Before it began I drove from Blacksburg, VA to Pocono Lake, PA where over two days I gathered the necessary gear, packed and rested. On the morning of May 20th, 2013 my bike, my gear, my father, and I loaded into the pickup truck and drove towards JFK Airport.
The traffic was mild by New York standards and I was dropped on at JFK 3.5 hrs before departure. Laden with two Orlieb panniers, a Rack Pack, and pushing my Trek up to the check in counter caught a few peoples attention. The man at the desk was unfamiliar with Air Lingus’ Bike Policy but before long I had secured a personal escort to see my bike through the airport. Thirty minutes later the Trek and I bid farewell at the gate to meet again in Frankfurt 28 hours later.
The plane brought me to Dublin and a quick bus and train ride turned my 8 hour layover into a meeting with my sister over a wonderful Irish breakfast in Center City Dublin. The next flight, delayed slightly, brought me to Frankfurt where I anxiously awaited the arrival of the Trek on the oversized baggage conveyer. She arrived and I quickly set about assembling her for the eminent and ambitious adventure. But alas the last train to Wurzberg that evening had no bike car.
Before long we scored a bench in a quiet corner that didn’t have armrests. It was an ideal mattress and with bike chained up and valuables under my head I settled in for the night.
The 5:00am wake up and following train ride ferried us to Wurzburg via some beautiful mountain passes and an in-transit clothing change had us ready to ride upon our 9:00am arrival.
The day was long but the riding beautiful. I felt free and route took me through fields, woods, villages, and towns via bike paths and roads that each had their own distinct feel. The destination emerged as Kirchberg an der Jangt around lunch time. As a small town no one had heard of getting there with limited access to maps was a bit of a challenge. My journey took me through high farmland that had an eerie resemblance to central Pennsylvania with the exception of the language on the road signs.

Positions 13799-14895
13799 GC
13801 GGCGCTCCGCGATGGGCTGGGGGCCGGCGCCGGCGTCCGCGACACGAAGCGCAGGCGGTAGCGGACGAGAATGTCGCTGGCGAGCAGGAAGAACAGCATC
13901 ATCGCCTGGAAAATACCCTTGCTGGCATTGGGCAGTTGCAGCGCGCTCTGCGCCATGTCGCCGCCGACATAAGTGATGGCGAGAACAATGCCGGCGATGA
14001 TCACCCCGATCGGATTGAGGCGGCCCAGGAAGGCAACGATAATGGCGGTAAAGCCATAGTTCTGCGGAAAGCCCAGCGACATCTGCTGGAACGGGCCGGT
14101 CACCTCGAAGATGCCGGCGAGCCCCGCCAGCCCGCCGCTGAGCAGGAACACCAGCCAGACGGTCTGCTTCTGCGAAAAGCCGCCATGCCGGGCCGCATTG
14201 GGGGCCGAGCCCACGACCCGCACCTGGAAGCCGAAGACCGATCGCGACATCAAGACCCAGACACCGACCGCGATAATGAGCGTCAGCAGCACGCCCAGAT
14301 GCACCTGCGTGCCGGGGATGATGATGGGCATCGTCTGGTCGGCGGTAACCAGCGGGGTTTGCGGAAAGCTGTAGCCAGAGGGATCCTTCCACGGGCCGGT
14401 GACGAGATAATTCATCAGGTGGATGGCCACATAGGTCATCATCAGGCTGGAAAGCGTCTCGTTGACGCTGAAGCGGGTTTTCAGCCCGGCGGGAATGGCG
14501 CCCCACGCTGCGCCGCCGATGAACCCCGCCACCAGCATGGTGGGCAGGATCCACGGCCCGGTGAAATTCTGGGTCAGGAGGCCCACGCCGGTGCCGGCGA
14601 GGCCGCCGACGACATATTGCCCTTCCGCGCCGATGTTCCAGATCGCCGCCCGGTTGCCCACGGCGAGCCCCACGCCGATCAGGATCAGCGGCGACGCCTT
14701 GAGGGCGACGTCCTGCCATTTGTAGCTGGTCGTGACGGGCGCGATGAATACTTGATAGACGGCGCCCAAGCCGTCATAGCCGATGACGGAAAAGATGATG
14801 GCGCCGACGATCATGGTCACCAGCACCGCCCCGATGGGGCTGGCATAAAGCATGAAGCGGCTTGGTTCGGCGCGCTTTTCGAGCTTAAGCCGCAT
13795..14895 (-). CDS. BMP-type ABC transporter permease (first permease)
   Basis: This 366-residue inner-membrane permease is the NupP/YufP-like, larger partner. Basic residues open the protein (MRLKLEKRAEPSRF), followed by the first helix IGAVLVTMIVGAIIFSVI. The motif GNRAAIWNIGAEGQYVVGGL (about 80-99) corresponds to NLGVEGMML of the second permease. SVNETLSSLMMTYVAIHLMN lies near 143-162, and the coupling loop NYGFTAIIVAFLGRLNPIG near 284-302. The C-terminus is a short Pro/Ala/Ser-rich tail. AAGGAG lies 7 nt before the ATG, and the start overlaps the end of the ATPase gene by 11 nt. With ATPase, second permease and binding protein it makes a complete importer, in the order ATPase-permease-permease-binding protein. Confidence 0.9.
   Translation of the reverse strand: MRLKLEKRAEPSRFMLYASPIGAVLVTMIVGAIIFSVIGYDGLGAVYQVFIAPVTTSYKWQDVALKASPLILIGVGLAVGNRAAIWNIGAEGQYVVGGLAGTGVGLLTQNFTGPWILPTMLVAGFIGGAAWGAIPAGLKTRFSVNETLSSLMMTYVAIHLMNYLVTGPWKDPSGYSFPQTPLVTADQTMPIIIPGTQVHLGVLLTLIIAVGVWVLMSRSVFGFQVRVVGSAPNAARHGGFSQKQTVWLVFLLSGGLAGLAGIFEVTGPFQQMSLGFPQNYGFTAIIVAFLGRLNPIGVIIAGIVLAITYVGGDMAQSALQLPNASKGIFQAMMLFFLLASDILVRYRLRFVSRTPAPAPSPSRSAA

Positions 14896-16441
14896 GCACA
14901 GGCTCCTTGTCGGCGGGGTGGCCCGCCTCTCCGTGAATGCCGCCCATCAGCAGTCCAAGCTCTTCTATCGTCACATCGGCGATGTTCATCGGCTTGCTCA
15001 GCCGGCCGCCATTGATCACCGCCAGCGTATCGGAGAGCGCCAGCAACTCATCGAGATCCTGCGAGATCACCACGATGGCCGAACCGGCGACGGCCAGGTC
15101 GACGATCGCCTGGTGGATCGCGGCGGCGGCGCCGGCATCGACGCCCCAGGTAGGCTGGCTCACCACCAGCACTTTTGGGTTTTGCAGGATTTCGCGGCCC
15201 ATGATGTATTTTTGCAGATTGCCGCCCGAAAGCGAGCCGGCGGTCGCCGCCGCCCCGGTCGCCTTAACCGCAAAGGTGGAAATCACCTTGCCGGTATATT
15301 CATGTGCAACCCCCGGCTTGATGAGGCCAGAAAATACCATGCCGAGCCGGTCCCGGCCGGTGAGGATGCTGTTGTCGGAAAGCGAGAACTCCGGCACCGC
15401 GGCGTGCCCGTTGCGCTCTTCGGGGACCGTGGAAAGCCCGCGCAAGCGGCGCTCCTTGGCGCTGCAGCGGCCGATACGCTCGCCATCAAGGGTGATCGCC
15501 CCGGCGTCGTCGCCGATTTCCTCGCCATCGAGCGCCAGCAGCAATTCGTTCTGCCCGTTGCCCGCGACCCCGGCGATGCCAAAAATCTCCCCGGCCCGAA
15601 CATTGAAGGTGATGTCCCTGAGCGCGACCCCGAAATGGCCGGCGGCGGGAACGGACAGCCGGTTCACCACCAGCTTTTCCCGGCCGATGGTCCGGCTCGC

After 7 hrs in the saddle and 130 km I descended in to the Jangst valley and saw Kirchberg emerge from behind the trees. The welcome I got filled my weary body with joy and when they showed me my bed I couldn’t contain it. The generosity of the Holtz family was heart touching. I showed quickly and then joined a local German family in a meal, history lesson, and tour of the area before enjoying a pint or two at the local pub. I fell into bed that evening exhausted but with a grin on my face. This was going to be a grand adventure.
The next morning after breakfast, again with the Holtz’s, I saddled up and headed towards Creilsheim the next large town on my route. The plan was to ride about 100 km that day but my knees had other plans and the decision to take a short cut 30 minutes into the ride resulted in an amazing 4 hour adventure in the jangst river valley. My bike, my gear, and me rode, walked, and carried ourselves through a combination of dirt bike paths, farmers fields, old mill words, and beautiful bridges on the Radweg an der Jangst. A gorgeous trail but not one intended for bikes loaded down with 40 lbs of gear.
I made up for lost time by catching a train from Creilsheim to Augsberg where I moved on to the next host in an apartment on the south end of town. Again I was greeted with enthusiasm allowed to shower and provided a free dinner. The conversation this evening was in English but getting to know Tobi and Naira and hear their stories about studying in Germany and Brazil and their adventures as couchsurfers around the world made my excursion sound a bit more reasonable. I slept in the next morning and then bid them farewell after being laden with snacks for the day to curb my hunger on the way to Kempton.
My knees encouraged me to take a train most of the way to Kempton and when I arrived I meet my final host at a gas station on the edge of town. It was raining, cold, and my only correspondence with Michael had been two emails and a 30 second phone conversation. My bike was too big for his car so he told me to follow him to his house on my bike. We turned down a highway hung a right and then started up a hill where he quickly started to pull away from me. My mind was wondering where we were going right about when Michael hung a right onto a dirt road that lead to a farm house on the edge of a field. Couchsurfing for the win.
The next two days were spent with the Family Ott on their Dairy farm on the outskirts of Kempton in the Allgau region of Bayern. I joined them for meals, got a tour of the local town and attended a barn party Friday evening that had live music and about 1000 people dancing and singing along.
A last minute decision to spend one final evening with the Ott’s proved for the best as the train ride to Zurich revealed that the previously abandoned bike route would have included snow covered descents that morning. The rest of the trip to Zurich, by train, marked the end of the first leg of my journey. The snow-capped foothills passing by the windows helped me begin to transition to phase two of the journey. It was time to pack up the spandex and break out the khakis
You can check out some photos from the trip here